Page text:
Maximize your 401(k) plan to save for retirement

Contributing to a tax-advantaged retirement plan can help you reduce taxes and save for retirement. If your employer offers a 401(k) or Roth 401(k) plan, contributing to it is a smart way to build a substantial sum of money.

If you’re not already contributing the maximum allowed, consider increasing your contribution rate. Because of tax-deferred compounding (tax-free in the case of Roth accounts), boosting contributions can have a major impact on the size of your nest egg at retirement.

With a 401(k), an employee makes an election to have a certain amount of pay deferred and contributed by an employer on his or her behalf to the plan. The contribution limit for 2020 is $19,500. Employees age 50 or older by year end are also permitted to make additional “catch-up” contributions of $6,500, for a total limit of $26,000 in 2020.

The IRS recently announced that the 401(k) contribution limits for 2021 will remain the same as for 2020.

If you contribute to a traditional 401(k)

A traditional 401(k) offers many benefits, including:

  • Contributions are pretax, reducing your modified adjusted gross income (MAGI), which can also help you reduce or avoid exposure to the 3.8% net investment income tax.
  • Plan assets can grow tax-deferred — meaning you pay no income tax until you take distributions.
  • Your employer may match some or all of your contributions pretax.

If you already have a 401(k) plan, take a look at your contributions. Try to increase your contribution rate to get as close to the $19,500 limit (with an extra $6,500 if you’re age 50 or older) as you can afford. Keep in mind that your paycheck will be reduced by less than the dollar amount of the contribution, because the contributions are pretax — so, income tax isn’t withheld.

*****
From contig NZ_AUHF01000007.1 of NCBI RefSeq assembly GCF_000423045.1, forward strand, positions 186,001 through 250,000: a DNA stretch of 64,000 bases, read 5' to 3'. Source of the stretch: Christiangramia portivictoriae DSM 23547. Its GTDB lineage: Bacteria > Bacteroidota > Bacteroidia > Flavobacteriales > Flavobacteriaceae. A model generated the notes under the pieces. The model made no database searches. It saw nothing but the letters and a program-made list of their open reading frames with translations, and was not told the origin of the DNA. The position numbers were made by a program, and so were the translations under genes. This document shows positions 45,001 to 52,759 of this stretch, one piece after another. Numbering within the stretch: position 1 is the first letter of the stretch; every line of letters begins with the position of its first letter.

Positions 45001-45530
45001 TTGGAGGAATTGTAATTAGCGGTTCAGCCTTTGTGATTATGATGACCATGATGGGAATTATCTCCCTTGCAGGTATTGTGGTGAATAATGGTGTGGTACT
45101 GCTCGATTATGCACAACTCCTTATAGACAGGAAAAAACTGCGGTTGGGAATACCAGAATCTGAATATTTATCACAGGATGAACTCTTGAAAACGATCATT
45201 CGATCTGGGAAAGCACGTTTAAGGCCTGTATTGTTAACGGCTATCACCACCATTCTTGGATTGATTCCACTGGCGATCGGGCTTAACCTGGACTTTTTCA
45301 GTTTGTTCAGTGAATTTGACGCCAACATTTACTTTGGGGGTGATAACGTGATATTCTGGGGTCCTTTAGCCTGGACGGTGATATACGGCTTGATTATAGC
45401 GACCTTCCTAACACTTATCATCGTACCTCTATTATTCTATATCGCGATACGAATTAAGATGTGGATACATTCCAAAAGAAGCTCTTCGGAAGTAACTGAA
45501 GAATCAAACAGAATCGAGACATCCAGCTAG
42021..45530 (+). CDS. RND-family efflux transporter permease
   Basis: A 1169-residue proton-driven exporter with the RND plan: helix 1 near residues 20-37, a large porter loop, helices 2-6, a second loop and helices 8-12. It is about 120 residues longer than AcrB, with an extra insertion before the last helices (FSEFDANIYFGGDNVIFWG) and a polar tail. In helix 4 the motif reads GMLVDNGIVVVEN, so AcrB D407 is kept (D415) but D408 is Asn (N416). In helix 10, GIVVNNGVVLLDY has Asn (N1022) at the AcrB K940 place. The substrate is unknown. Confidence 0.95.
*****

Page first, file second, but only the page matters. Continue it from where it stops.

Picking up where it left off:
If you contribute to a Roth 401(k)

Employers may also include a Roth option in their 401(k) plans. If your employer offers this, you can designate some or all of your contributions as Roth contributions. While such contributions don’t reduce your current MAGI, qualified distributions will be tax-free.

Roth 401(k) contributions may be especially beneficial for higher-income earners, because they don’t have the option to contribute to a Roth IRA. Your ability to make a Roth IRA contribution for 2021 will be reduced if your adjusted gross income (AGI) in 2021 exceeds:

  • $198,000 (up from $196,000 for 2020) for married joint-filing couples, or
  • $125,000 (up from $124,000 for 2020) for single taxpayers.

Your ability to contribute to a Roth IRA in 2021 will be eliminated entirely if you’re a married joint filer and your 2021 AGI equals or exceeds $208,000 (up from $206,000 for 2020). The 2021 cutoff for single filers is $140,000 or more (up from $139,000 for 2020).

The best mix

Contact us if you have questions about how much to contribute or the best mix between traditional and Roth 401(k) contributions. We can discuss the tax and retirement-saving strategies in your situation.

© 2020

 

Want important updates direct to your inbox?
Yes, please! New and timely information to keep you informed about tax, financial strategy, and business. 
Thank you for subscribing!

You may also be interested in

Year-end giving to charity or loved ones

Year-end giving to charity or loved ones

The holiday season is here and many people plan to donate to their favorite charities or give money or assets to their loved ones before the end of the year. Here are the basic tax rules involved in these transactions. Donating to charity In 2022, in order to receive...

read more
5 steps to take now to cut your 2022 tax liability

5 steps to take now to cut your 2022 tax liability

It has been quite a year — high inflation, rising interest rates and a bear stock market. While there’s not a lot you can do about any of these financial factors, you may have some control over how your federal tax bill for the year turns out. Here are some strategies...

read more
A different kind of CPA firm

A different kind of CPA firm

At Harper & Company CPAs Plus, we know that you want to be empowered to build your entrepreneurial dream. In order to do that you need a clear path to follow for success.  Building a business is hard when you’ve never learned how to run a business. A lot of...

read more

Empowering entrepreneurs to grow their business.

Download your free guide today, and get back in the driver’s seat of your business and your life.

Entrepreneurial Success Formula: How to Avoid Managing Your Business From Your Bank Account